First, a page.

Satellite operator SES last week reported first half revenues of €961.4 million, down 5.1% at constant currency, with video revenues plummeting by 9.9% to €658.5 million in what the company admitted was a “challenging” market for video services.
EBITDA was €584.5 million, down 8.4% at constant currency.
Despite the headline figures, CEO Steve Collar described the results as “a solid first six months with results in line with our expectations”. He highlighted growth in networks and strong cost control as well as progress in “reshaping” the company to meet new market needs.
Collar also said that the C-Band Alliance, the satellite operator consortium working towards the re-farming of C-band spectrum for mobile applications in the US, had made “further progress” towards its goal of realising additional revenue while balancing the requirements of broadcast and mobile businesses.
SES was delivering 8,292 TV channels to viewers around the world as of June 30. This represented an increase of 4% year-on-year, with a reduction in North American TV channels being more than compensated by the expansion of new channels in international and eastern European markets, as well as further HD adoption in Western Europe. HD channels numbered 2,845, up 3%, while SES also aired 43 commercial UHD channels as of June 30, up13%.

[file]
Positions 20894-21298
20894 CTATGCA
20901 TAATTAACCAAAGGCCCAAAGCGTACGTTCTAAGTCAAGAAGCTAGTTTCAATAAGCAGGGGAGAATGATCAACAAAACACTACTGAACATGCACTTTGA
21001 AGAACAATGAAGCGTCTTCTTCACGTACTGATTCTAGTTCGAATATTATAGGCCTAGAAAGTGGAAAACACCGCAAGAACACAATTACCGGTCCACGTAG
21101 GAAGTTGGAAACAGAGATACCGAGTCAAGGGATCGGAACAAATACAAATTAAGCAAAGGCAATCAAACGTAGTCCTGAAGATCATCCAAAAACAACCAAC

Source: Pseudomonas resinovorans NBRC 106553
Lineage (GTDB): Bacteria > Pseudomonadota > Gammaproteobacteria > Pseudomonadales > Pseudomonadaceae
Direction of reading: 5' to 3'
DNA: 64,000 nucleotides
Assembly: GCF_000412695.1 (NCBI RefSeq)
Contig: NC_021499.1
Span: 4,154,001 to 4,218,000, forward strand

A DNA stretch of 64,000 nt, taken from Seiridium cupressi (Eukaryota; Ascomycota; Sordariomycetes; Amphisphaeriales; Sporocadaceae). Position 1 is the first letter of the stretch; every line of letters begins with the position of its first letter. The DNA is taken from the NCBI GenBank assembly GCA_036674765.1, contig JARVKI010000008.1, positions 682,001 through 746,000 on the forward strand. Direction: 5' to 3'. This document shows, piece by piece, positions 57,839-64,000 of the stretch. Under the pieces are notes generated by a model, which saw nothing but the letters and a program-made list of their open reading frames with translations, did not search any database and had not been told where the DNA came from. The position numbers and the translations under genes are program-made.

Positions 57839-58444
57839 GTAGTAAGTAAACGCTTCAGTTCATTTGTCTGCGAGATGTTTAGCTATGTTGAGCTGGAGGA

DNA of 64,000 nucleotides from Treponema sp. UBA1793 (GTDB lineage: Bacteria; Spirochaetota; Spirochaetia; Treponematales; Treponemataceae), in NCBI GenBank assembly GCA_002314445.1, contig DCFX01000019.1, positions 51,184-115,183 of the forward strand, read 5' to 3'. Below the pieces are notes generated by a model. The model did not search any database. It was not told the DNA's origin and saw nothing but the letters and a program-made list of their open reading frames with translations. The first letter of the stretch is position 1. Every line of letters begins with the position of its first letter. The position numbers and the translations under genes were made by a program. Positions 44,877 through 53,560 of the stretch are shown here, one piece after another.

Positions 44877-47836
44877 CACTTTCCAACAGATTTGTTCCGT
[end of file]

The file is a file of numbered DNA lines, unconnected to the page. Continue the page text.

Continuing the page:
The results prompted analysts at investment bank Berenberg to comment that the numbers were “close enough” to its own target “to provide reassurance that things are not deteriorating more than expected”.
However, said Berenberg, there is “a risk that SES will not hit guidance without significant periodic revenue which is unpredictable”
The analysts said that they expected video revenues for the full year to be around €1.22 billion, just below the low end of guidance on a constant currency basis, while SES still had a lot of work to do to make up ground in its networks business.
Berenberg also noted that there had recently been “more noise from opponents of the C-Band Alliance’s proposal” in the US, with SES management now conceding that some of the auction proceeds from the re-farming of spectrum would go to the US government, rather than exclusively to the satellite operators.
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